Garland came around, and he got a familiar brush off.
“I didn’t want to hear nothing from them,” Wallace said. “I didn’t want to hear nothing from nobody.”
After a second visit, Garland gained his trust.
Friends from the streets started to turn away, but Garland offered support. He not only helped him rethink his life but also offered more basic help.
“No bad blood, he helped me out,” Wallace said. “Cell phone, getting me back and forth to my doctors, help me out with my health insurance, Social Security.”
That’s the key to interrupting violence. Success depends on offering a path away from the streets and connecting patients to social services as they try to put their lives back together.
Garland, who came up in the 1970s in Philadelphia, spent two decades incarcerated on gang-related charges, before turning his life toward anti-violence work in Pittsburgh.
He understands the pull of the streets, even the fun of it, and he knows what happens to young men when they don’t get out.
Interventions often fail.
“Everybody isn’t like him,” Garland said. “There’s a whole lot of dudes that say ‘yah yah yah yah.’ But soon as they start feeling good, they like, ‘I’m back in the streets.’”
Young men heal, or think they do, and even if they’ve been connected to work or social services, they often fall back in a life tied to guns and drugs.
“We set up all this stuff and then we get no follow up,” said Leigh Frederick, an injury prevention specialist at UPMC Presbyterian.
With hundreds of young men injured or killed in gun violence around Pittsburgh every year, the need for outreach is obvious. Garland is one of only two GRIPS workers visiting victims. UPMC also has a staff of social workers, but Frederick said the size of the violence problem far outpaces the number of people working to stop it.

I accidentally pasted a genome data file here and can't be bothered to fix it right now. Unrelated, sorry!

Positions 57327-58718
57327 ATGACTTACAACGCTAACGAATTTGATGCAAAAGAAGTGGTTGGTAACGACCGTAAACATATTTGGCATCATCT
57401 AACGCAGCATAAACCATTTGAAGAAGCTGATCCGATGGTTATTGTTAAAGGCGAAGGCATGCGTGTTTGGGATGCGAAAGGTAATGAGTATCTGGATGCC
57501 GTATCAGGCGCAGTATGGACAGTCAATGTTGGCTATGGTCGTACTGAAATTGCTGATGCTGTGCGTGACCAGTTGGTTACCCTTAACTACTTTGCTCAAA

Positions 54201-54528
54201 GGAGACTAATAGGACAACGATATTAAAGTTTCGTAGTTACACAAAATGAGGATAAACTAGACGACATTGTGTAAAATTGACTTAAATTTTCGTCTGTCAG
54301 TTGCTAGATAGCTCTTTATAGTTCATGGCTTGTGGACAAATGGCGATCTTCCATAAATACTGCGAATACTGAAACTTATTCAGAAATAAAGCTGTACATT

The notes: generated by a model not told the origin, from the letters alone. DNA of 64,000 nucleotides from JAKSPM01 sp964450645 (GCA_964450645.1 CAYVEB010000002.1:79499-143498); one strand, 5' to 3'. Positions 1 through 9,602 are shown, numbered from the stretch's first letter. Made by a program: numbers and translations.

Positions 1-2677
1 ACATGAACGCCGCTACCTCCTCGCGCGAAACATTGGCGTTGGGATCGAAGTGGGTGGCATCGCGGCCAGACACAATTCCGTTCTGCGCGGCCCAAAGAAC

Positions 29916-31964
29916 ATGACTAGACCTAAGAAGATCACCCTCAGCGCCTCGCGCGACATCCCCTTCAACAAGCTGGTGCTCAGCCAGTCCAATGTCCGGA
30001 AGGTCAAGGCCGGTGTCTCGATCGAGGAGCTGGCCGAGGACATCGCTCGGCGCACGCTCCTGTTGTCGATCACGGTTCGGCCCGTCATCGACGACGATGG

“You could find 50 people and I could say you’d need 75. You know what I mean?” Frederick said. “I feel like that’s how huge it is.”
Garland was pushing for Wallace to get hired at Pitt to do that type of outreach work.
But then Wallace robbed two banks.
In February 2015, after having Medicaid suspended and struggling to afford feeding tubes, Wallace entered a First Commonwealth Bank in Lawrenceville and PNC Bank in Penn Hills and demanded cash after claiming he had a bomb.
By that time, he says he had dropped to 77 pounds, scant for a man who stands at 6 feet 4 inches. He looked emaciated and malnourished.
He was arrested at the hospital, taken briefly to Allegheny County Jail and then to UPMC Mercy where he was given feeding tubes. He was returned to jail days later, where an October lawsuit alleges that staff failed to properly feed him, badly threatening his health.
He was hospitalized again, then taken back to jail before he was once again hospitalized after passing out in the jail infirmary, suffering a heart attack and a number of ailments including kidney failure and malnutrition, the suit said.
Garland feels like Pitt failed Wallace by moving too slowly with the hiring process.
His injuries made finding jobs involving manual labor impossible, but he had a powerful story for gunshot victims.
“He was a poster child,” Garland said. “He’s got his name in the streets, he lived through all that, and he’s telling them this ain’t the way to go.”
Now, Wallace is resigned to substantial prison time but is hopeful the court sees the robberies as acts of desperation.
In either outcome, he wants to pursue work as an anti-violence advocate, following the example set by Garland, who’s the type of mentor that can shift their discussion from blunt truths to shared admiration for Keanu Reeves as an action star.
What do you want for your future?
Wallace is still healing. He needs surgery every three months to get his throat stretched. He has to sleep at a 45 degree angle, and needs doctors if food gets stuck in his throat, or if his heart is beating abnormally.
That’s the consequence of 14 gunshots, which left him scarred up his torso, unable to wrestle with his children without fear of internal injuries. And it’s a life that Wallace wants to convince others isn’t worth the pain.
Finding that perspective sooner might have saved lives.
“If I had it then,” Wallace said, “I would have stopped or slowed down a lot of my friends doing the things they did or getting killed.”
Wallace lived through it and wants to move on.
“Why [would you] wanna go back to something that didn’t take you nowhere? Put you in the position that I’m in now? I want to get past it.”